This is the middle romance in the latest "Bar Cynster" trilogy, following on from "Viscount Breckenridge To The Rescue
and which is followed in turn by The Capture Of The Earl Of Glencrae
(about to be published at the time of writing this review.)
Although the eponymous heroine of this book and her rescuer Jeremy Carling face some of the same challenges as her sister Heather Cynster and Viscount Breckenridge did in the previous volume, this definately isn't a carbon copy of that book. Because, just for once, Stephanie Laurens has created a rather different heroine and hero who react to one another in much more individual ways than the almost identikit heroes and heroines of most of the other "Bar Cynster" and "Bastion Club" novels.
This is not yet another novel in which the main story dynamic is a battle royal between a strong-minded heroine who is determined only to marry for love, which has to be openly declared to win her hand, and an almost equally strong-minded hero who wants to marry her and actually does love her but is most unwilling to admit the fact even to himself, let alone to her.
Indeed, at one point of the novel I had the distinct impression that Stephanie Laurens was poking fun at herself and the many other regency romance authors who are forever using that plot. The heroine and hero nearly lose their tempers with various relatives and friends (all heroes or heroines of previous Cynster or Bastion Club novels) who have completely failed to grasp what sort of relationship the hero and heroine of this book have.
As Royce Varisey, Duke of Wolverstone (known in the Bastion Club books by his alias Dalziel) says when the hero and heroine finally set the other characters right on this point, "I didn't see that coming, though in retrospect I should have."
In terms of the series as a whole, this novel is numbered 17 in the table and family tree which appear at the front of the book. If you count the prequel, (The Promise in a Kiss (Bar Cynster)
) and the "Barnaby Adair" adventure "Temptation and Surrender," this is actually the nineteenth Cynster novel.
The heroine of this story, Elizabeth Marguerite Cynster, (known as Eliza) is the second daughter of Martin Cynster (Devil Cynster's youngest uncle). Unlike all the other Cynster females she is the quiet, and bookish, isn't a horse fanatic, and enjoys ladylike pursuits such as embroidery and music. Like her sister Heather, she is desperate to find her hero. Also like her sister in the previous book, and I'm not giving away anything which isn't clear from the back cover of the book, our heroine is kidnapped early in this story and a large part of the novel deals with the heroic efforts of the hero to rescue her and of hero and heroine to escape.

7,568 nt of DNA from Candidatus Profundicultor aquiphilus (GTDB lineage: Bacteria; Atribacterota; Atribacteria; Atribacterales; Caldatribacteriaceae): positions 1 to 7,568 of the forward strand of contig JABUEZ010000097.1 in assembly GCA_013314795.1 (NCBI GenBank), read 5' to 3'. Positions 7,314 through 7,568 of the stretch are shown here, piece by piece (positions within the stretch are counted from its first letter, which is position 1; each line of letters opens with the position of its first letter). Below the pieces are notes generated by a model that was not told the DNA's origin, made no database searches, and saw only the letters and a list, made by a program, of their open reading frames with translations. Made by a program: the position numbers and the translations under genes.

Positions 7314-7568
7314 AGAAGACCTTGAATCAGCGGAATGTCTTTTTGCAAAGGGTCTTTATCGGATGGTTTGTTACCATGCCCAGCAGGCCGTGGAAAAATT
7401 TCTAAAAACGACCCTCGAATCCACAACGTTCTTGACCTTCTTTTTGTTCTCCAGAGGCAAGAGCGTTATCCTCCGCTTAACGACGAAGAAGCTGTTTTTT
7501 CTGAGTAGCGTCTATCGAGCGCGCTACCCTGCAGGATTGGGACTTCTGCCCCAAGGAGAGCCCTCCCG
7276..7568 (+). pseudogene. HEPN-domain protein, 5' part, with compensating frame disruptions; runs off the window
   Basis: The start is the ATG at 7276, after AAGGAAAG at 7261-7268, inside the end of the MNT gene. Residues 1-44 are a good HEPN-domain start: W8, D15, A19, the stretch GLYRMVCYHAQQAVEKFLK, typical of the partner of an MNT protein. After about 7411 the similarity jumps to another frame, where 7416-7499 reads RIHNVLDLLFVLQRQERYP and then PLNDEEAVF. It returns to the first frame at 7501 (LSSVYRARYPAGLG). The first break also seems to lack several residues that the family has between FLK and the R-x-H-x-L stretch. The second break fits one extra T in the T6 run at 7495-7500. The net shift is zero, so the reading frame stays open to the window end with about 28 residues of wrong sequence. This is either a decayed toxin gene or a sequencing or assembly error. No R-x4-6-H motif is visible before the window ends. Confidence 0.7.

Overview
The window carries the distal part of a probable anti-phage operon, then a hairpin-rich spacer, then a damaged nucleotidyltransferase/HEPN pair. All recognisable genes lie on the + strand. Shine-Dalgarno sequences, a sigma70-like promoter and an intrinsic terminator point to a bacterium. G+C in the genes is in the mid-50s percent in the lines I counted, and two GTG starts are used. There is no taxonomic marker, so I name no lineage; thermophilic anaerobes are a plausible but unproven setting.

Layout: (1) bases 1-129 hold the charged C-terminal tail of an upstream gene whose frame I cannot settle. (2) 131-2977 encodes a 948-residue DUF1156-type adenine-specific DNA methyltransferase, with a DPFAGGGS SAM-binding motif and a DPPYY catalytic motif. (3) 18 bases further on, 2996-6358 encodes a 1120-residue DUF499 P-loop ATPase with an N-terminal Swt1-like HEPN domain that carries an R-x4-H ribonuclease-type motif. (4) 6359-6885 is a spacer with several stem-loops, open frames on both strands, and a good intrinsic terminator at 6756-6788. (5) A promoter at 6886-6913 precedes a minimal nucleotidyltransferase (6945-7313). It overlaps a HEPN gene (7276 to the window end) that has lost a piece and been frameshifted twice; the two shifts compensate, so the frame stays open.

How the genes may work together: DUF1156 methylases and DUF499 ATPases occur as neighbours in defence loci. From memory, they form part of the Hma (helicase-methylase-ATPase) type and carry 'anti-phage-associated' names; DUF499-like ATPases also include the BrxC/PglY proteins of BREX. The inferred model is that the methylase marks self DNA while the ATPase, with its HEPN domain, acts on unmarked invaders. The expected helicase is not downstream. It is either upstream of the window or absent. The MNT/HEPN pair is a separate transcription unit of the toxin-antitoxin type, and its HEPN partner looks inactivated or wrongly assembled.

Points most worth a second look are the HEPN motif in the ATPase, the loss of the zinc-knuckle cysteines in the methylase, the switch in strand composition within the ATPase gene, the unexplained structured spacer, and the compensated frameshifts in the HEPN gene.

The hero is Jeremy Carling, who we first met as a much younger man in the first Bastion Club novel "The Lady Chosen: Bastion Club Series: Book 1
" - he is a handsome but reclusive and unworldly scholar who is the brother of Leonora Carling, the heroine of that book.
Both the first two books in this trilogy start with prologues in Scotland, particularly at an unidentified castle in the highlands, where an arch-enemy of the Cynster family is plotting vengeance against them. She blackmails her own son into kidnapping one of the Cynster daughters - it appears at this stage that any unmarried adult female from the family will do - and bringing the girl to the castle so that she can have her revenge.
Her son, the Laird of the castle and estate, is torn between strong disapproval of what his mother wants him to do, and what he sees as his duty, because she is threatening to harm not just him but all the people he is responsible for. He tries to live up to the family motto, which is "Honour above all" and is desperately casting around for a way of persuading or tricking his mother into rescinding her threat so that his entire clan are not made homeless paupers, without actually harming an innocent girl.